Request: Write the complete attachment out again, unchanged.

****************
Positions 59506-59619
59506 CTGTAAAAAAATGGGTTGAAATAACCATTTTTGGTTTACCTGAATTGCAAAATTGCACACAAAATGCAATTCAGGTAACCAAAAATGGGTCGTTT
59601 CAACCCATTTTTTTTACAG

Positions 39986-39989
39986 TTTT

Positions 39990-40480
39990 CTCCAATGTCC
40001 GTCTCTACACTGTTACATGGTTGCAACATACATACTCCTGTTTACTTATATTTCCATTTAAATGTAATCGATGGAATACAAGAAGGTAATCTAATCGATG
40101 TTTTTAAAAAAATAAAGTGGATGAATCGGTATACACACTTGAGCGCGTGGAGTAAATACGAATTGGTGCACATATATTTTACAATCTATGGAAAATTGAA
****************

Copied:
Positions 59506-59619
59506 CTGTAAAAAAATGGGTTGAAATAACCATTTTTGGTTTACCTGAATTGCAAAATTGCACACAAAATGCAATTCAGGTAACCAAAAATGGGTCGTTT
59601 CAACCCATTTTTTTTACAG

Positions 39986-39989
39986 TTTT

Positions 39990-40480
39990 CTCCAATGTCC
40001 GTCTCTACACTGTTACATGGTTGCAACATACATACTCCTGTTTACTTATATTTCCATTTAAATGTAATCGATGGAATACAAGAAGGTAATCTAATCGATG
40101 TTTTTAAAAAAATAAAGTGGATGAATCGGTATACACACTTGAGCGCGTGGAGTAAATACGAATTGGTGCACATATATTTTACAATCTATGGAAAATTGAA